Sum of Permutations from 0 to n

In a question I asked on algorithms with time complexity of $f(x) = n^n$ I was told that enumerating the number of strings that can be formed from a string of length $n$ qualifies.

I.e the sum of all permutations of $n$ from $n$ to $0$ is $n^n$

$\sum ^n_{i=0} nPi$ $= n^n$

Can I please see an easy to understand derivation of that formula.

EDIT The above identity is wrong. I just tested it. Can I get a derivation of the formula for the sum of permutations.

• What are you really asking? Do you want to know why it takes $n^n$ to compute all strings with length $n$, if you can use $n$ different characters?
– RGS
Nov 18, 2016 at 9:43
• I was told the number of strings that can be formed from a string of length 'n' is $n^n$. Nov 18, 2016 at 14:19
• I want to know why that is true. A derivation of the formula Nov 18, 2016 at 14:29
• What is "form" a string? Imagine the string is "abcd". How can you form different strings with it?
– RGS
Nov 18, 2016 at 14:34
• From string "abc": "a", "b", "c", "ab", "ac", "ba", "bc", "ca", "cb", "abc", "acb", "bac", "bca", "cab", "cba". That's what I mean. Nov 18, 2016 at 15:52

Suppose you have $$n$$ distinct elements. Then the number of strings that can be formed of length $$1$$ to $$n$$ with distinct elements is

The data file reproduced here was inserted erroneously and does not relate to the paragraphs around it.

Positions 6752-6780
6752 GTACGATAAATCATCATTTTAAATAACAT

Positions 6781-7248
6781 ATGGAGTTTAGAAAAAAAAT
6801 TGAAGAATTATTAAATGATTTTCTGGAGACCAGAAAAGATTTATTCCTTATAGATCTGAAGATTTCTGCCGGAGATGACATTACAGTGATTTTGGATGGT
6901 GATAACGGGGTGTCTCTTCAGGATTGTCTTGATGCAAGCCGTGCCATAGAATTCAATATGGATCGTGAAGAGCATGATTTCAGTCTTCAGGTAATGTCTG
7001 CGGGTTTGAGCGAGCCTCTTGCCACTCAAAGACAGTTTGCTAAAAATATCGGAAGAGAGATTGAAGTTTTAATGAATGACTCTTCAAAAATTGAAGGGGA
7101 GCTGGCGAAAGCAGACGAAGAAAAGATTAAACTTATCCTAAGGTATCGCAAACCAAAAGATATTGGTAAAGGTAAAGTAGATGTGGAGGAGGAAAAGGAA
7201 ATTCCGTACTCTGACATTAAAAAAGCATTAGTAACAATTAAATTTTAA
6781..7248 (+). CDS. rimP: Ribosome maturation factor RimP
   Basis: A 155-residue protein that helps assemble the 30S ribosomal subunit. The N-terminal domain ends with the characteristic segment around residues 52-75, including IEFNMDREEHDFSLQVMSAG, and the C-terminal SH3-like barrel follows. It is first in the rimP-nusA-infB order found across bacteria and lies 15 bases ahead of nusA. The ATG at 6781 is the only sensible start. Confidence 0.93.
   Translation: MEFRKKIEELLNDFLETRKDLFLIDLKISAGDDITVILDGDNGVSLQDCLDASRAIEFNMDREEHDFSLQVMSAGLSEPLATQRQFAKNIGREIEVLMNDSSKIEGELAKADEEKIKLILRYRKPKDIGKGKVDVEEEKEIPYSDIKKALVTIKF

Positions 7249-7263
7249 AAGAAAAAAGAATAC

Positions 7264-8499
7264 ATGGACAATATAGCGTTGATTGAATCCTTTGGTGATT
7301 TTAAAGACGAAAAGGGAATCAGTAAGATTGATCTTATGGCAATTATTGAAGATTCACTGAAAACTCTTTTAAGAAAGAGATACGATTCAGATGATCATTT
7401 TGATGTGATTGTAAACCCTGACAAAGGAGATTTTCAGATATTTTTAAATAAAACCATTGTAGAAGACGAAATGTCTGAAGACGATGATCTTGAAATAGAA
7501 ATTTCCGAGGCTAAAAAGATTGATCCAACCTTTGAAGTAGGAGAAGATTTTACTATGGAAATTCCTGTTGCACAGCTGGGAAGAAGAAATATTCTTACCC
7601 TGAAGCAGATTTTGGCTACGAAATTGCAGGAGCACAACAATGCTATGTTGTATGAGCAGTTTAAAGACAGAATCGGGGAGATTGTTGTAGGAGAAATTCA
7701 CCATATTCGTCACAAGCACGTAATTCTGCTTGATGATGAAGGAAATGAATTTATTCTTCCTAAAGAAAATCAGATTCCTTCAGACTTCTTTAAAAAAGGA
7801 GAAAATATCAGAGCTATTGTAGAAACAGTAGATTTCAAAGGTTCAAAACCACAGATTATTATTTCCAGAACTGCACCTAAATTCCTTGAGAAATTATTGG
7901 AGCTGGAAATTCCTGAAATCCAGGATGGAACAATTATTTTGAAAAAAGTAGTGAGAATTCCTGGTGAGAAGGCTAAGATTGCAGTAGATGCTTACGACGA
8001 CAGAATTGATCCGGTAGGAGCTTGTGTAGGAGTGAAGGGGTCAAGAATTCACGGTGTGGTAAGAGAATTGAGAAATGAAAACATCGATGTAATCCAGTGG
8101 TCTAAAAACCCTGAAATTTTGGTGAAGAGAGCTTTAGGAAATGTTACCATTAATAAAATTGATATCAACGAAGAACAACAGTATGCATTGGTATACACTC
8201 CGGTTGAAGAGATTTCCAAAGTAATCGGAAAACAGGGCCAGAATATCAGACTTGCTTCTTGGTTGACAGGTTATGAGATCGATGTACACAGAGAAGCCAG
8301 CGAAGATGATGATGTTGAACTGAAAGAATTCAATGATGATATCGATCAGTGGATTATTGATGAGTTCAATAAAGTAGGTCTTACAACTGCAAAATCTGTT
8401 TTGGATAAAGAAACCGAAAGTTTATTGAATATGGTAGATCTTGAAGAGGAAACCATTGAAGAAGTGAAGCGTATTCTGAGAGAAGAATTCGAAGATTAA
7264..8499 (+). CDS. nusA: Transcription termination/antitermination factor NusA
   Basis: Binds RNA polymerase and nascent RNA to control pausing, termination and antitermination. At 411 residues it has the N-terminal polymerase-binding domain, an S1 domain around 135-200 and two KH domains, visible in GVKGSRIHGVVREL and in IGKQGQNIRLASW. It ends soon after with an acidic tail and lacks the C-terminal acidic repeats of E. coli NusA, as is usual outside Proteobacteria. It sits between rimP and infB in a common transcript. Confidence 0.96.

$$f(n) = \sum_{k=1}^n \left( \begin{array}{c} n\\ k \end{array}\right) k! = \sum_{k=1}^n\frac{n!}{(n - k)!} = n!\sum_{k=0}^{n-1}\frac{1}{k!}$$

By Taylor's theorem we have that

$$e = \sum_{k=0}^n\frac{1}{k!} + \frac{e^\xi}{(n+1)!}$$

for some $$\xi\in(0,1)$$. Multiplying through by $$n!$$ we arrive at

$$n!e = n!\sum_{k=0}^n\frac{1}{k!} + \frac{e^\xi}{n+1} = f(n) + 1 + \frac{e^\xi}{n+1}$$

Since $$e^\xi$$ is an increasing function of $$\xi$$ we obtain

$$\frac{1}{n+1} \leq en! - 1 - f(n) \leq \frac{e}{n+1}$$

for all integers $$n \geq 1$$. Since $$f(n)$$ is an integer it follows that

$$f(n) = \lfloor en! - 1\rfloor$$

for all integers $$n \geq 1$$.

• I am not really sure exactly how the Taytor's theorem is applied in the above derivation. Another reference I found here. Can I assume that since these are not closed form solutions both expression are correct ? Jun 13, 2021 at 18:15
• I have updated my answer to describe in more detail how Taylor's theorem is applied. In the reference you found, $S(n) = f(n) + 1$, so the expressions are equivalent. Jun 14, 2021 at 11:40

This is something different.

with the example of 3 letters: a,b,c allowing "aab" it is rather 3^{0}+3^{1}\ +3^{2}+3^{3}